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How Do I Set Up a Funeral Trust?

July 14, 2022
David Parker, Esq.
David Parker, White Plains and New City NY Estate Planning Attorney
David Parker, Esq.
David Parker is an attorney who specializes in Estate Planning and Elder Law and has been practicing law for 30 years. Be it Wills, Trusts, Powers of Attorney, Health Care Proxies, or Medicaid Planning, David provides comprehensive and caring counsel for seniors and their families. A large portion of David’s practice is asset protection strategies so that families do not lose their hard earned savings to nursing home care costs. He also handles probate administration for the settlement of estates.
Setting up a funeral trust requires that a consumer take reasonable precautions and understand the process.

A funeral trust is an inter vivos trust created by an individual, while alive, with the objective of covering final expenses associated future funeral arrangements.

Anyone competent and of legal age can set up a funeral trust. Family members can open a trust for immediate family members, such as parents, siblings, spouses, children, or stepchildren.

Bank Rate’s recent article entitled “The pros and cons of funeral trusts” advises to first choose a reputable funeral home provider.

You can accomplish this by looking at online reviews or use local word of mouth recommendations to find the top funeral home provider with a good reputation.

Funeral trusts are also sold through insurance companies, in which case they’re typically funded with single-premium whole life insurance. Next, see how much your funeral will cost and check the funeral cost limitations set by your state.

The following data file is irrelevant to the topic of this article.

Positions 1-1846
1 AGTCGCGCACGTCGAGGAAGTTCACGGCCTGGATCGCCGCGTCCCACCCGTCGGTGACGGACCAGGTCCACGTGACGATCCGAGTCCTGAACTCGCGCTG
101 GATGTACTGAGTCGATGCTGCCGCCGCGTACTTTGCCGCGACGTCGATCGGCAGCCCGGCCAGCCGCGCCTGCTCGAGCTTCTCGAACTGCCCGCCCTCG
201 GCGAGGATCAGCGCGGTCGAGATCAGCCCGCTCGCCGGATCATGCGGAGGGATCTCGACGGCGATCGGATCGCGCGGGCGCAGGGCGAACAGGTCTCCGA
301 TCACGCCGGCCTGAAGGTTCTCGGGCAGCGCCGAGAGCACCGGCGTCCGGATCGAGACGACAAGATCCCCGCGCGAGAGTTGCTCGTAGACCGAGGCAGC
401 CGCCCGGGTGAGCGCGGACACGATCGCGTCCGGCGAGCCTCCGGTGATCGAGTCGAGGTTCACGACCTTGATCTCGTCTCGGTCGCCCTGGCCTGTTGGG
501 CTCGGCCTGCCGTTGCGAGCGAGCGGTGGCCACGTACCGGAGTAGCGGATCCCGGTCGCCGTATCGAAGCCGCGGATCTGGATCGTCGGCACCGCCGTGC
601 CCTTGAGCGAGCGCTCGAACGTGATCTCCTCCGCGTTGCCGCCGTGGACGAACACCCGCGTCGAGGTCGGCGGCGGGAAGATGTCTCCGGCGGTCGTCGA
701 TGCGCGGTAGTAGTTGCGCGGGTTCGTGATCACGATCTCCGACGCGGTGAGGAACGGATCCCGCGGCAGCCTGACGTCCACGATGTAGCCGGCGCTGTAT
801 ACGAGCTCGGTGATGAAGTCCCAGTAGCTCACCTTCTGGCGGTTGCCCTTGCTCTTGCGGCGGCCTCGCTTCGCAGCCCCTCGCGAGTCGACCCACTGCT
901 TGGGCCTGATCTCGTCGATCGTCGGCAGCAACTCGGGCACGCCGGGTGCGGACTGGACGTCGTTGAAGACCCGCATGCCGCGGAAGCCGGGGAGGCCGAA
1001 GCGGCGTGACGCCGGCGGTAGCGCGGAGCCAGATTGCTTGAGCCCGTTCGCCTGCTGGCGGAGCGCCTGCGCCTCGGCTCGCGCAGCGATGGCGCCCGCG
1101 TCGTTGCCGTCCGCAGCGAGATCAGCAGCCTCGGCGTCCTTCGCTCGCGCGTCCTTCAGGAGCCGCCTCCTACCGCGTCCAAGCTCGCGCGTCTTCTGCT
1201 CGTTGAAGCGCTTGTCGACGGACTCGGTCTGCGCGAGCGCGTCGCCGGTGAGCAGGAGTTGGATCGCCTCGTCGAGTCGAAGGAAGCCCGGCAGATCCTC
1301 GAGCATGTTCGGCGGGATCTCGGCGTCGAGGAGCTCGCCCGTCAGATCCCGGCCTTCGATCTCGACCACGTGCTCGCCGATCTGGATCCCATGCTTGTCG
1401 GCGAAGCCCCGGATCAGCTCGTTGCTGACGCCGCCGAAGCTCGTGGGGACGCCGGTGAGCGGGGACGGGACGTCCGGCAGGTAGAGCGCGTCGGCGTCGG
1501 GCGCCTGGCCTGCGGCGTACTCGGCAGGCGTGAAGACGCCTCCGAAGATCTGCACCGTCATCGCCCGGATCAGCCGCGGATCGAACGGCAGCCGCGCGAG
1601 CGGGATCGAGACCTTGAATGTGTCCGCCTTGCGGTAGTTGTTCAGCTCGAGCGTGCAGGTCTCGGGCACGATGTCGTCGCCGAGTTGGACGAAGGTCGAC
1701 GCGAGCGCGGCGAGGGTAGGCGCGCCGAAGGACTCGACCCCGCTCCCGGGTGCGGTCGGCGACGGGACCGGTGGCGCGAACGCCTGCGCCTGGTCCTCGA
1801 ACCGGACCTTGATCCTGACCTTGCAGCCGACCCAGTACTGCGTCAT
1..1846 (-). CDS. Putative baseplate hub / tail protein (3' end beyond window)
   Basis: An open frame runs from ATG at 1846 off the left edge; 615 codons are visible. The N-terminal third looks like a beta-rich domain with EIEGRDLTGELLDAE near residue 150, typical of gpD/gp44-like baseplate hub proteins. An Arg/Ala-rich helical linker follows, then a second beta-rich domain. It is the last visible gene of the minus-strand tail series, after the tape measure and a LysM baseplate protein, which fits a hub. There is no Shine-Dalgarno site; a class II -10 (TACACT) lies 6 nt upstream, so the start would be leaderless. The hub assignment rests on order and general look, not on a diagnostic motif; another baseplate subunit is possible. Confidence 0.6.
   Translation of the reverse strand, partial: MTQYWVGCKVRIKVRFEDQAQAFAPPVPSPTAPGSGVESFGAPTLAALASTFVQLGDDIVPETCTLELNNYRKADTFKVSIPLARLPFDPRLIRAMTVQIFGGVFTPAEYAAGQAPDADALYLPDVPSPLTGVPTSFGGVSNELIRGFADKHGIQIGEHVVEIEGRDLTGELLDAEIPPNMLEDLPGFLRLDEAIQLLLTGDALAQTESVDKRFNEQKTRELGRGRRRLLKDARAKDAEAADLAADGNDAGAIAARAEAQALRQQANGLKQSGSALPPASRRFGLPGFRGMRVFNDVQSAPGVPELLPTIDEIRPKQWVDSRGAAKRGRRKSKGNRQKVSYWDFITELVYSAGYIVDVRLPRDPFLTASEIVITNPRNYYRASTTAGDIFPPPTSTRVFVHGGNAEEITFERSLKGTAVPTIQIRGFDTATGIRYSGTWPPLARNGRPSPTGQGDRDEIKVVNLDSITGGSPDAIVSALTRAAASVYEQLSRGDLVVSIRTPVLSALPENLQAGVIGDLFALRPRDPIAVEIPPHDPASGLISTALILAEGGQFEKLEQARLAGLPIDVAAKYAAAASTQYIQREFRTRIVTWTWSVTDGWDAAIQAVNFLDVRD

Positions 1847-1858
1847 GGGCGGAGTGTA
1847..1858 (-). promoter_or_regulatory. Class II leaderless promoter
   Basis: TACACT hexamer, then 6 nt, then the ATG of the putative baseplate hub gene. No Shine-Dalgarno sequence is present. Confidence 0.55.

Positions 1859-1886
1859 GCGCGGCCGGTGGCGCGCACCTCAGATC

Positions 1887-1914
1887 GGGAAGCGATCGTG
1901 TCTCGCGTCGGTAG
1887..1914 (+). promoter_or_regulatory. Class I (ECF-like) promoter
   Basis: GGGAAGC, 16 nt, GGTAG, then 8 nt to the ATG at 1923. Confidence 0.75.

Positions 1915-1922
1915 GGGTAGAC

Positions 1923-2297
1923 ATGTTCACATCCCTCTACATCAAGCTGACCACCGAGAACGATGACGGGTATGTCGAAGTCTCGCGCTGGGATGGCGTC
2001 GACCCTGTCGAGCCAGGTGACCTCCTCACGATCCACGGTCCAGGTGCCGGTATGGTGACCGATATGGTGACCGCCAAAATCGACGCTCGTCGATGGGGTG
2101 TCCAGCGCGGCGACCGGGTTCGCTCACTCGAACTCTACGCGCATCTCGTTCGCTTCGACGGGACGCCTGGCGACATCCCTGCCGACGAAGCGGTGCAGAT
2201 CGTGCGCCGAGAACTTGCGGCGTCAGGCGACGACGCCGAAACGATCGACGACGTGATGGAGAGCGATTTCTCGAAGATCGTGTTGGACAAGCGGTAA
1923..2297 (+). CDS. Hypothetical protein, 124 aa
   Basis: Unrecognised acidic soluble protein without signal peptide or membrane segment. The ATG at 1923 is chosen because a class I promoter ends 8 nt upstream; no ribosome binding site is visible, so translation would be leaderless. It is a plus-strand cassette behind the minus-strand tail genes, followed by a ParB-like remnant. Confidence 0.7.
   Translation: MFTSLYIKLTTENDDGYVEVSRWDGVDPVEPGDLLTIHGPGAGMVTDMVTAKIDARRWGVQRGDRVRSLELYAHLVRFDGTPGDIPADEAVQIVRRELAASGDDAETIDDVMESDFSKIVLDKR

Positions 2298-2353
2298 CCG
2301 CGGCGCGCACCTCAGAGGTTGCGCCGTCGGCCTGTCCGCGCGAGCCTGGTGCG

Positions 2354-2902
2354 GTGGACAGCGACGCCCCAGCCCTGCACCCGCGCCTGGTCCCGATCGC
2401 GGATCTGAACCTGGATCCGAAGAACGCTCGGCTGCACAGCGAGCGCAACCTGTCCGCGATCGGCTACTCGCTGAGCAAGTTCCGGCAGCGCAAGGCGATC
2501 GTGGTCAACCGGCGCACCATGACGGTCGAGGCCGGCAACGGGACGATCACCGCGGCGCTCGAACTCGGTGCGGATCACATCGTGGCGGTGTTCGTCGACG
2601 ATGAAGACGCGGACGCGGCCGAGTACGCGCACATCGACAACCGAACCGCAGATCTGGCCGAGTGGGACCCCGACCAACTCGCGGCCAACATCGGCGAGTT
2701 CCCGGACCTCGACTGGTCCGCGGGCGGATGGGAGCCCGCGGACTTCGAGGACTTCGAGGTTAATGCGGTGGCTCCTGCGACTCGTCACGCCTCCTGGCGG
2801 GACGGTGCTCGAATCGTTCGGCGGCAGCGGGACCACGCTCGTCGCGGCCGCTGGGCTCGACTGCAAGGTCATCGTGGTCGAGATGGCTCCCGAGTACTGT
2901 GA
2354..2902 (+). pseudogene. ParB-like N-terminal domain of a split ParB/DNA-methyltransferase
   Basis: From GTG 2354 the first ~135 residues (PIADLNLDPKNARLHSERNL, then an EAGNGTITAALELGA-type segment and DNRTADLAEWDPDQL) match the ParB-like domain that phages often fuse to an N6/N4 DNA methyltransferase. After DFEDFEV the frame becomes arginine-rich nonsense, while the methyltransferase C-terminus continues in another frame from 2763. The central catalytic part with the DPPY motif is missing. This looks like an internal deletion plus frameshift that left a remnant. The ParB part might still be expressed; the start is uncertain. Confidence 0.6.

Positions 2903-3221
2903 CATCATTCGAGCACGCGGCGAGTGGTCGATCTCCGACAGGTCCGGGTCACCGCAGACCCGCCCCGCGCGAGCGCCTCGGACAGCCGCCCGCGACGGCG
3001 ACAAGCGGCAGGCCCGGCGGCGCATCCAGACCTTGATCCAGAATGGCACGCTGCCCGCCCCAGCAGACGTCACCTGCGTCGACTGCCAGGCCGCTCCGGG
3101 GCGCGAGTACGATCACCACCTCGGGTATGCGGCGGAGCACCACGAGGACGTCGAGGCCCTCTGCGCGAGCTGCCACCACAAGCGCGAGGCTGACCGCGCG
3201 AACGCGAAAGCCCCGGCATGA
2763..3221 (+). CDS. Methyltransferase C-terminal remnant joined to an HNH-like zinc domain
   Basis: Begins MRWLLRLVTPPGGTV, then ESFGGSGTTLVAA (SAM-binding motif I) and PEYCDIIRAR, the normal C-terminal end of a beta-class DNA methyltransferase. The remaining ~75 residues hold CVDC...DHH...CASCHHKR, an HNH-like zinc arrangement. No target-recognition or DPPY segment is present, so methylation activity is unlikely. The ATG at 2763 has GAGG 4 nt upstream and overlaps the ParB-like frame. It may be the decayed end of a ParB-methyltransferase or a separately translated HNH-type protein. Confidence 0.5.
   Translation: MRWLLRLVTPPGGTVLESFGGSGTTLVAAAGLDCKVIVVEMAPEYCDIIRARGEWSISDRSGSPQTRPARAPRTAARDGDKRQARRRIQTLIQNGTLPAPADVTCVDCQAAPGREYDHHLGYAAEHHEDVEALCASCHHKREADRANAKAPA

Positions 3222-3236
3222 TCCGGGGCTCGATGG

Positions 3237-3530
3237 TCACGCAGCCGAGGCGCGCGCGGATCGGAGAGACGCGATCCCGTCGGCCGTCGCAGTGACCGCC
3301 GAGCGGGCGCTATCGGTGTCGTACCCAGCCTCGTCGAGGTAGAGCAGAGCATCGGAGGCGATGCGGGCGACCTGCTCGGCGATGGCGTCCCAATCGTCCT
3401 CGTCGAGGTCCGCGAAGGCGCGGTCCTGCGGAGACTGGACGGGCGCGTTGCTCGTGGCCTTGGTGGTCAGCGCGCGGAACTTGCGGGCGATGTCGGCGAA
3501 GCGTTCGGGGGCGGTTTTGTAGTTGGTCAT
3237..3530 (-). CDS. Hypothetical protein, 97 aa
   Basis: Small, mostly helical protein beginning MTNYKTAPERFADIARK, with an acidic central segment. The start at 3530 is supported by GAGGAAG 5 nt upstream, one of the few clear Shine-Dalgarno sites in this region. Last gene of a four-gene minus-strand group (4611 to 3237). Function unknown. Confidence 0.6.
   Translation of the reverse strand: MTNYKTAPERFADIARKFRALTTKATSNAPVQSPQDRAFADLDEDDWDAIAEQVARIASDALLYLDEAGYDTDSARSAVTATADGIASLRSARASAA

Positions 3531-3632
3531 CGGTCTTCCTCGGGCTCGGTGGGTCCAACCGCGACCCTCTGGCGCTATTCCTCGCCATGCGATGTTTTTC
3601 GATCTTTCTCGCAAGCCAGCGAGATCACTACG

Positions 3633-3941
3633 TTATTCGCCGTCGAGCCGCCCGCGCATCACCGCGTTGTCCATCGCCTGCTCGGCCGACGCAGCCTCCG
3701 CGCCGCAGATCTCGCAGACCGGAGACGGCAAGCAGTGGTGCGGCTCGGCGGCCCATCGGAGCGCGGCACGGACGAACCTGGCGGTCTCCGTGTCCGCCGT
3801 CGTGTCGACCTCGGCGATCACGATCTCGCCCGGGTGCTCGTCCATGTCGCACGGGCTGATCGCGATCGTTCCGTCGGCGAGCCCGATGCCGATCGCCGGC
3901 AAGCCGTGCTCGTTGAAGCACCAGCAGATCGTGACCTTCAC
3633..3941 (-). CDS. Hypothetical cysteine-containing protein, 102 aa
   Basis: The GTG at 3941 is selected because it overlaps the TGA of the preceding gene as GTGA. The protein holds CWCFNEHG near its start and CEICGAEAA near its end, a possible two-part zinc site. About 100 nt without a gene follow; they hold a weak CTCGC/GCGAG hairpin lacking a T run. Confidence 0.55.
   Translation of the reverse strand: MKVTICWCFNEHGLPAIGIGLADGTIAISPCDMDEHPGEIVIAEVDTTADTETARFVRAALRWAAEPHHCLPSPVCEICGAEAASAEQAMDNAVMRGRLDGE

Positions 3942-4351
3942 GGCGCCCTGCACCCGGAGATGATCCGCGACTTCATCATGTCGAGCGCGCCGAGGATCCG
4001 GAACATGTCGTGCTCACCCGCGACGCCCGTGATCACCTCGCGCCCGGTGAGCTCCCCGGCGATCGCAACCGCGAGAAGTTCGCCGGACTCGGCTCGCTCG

You can then compare the various methods of funding a prepaid funeral trust. Cash, savings bond, CD’s, payment plans, or final expense insurance (burial life insurance) may be used to fund a prepaid trust.

Consider consulting an elder law attorney. He or she can help consumers understand the legalities and tax requirements involved in funeral trusts.

You then need to confirm that proceeds from the trust will be accepted as payment. If the funeral home you selected won’t accept the funds from the trust as payment for services, your family could be left confused and frustrated after your death.

Ask an elder law attorney about relocation regulations before opening your funeral trust. You should confirm that if you move across state lines, the trust can be changed to the new state. If you relocate, be certain that you change the trustee and beneficiary to the new funeral home you’ll use.

Make certain that family members are aware of your plans. You can provide your executor and all your heirs with a copy of the trust, as well as contact information for the funeral home and the beneficiary if different.

You then need appoint an independent trustee, who will audit the funeral bill for reasonableness and pay any excess to the family.

Finally, don’t forget to fund the trust.

Reference: Bank Rate (Feb. 8, 2021) “The pros and cons of funeral trusts”

Suggested Key Terms: Elder Law Attorney, Funeral Trust, Burial

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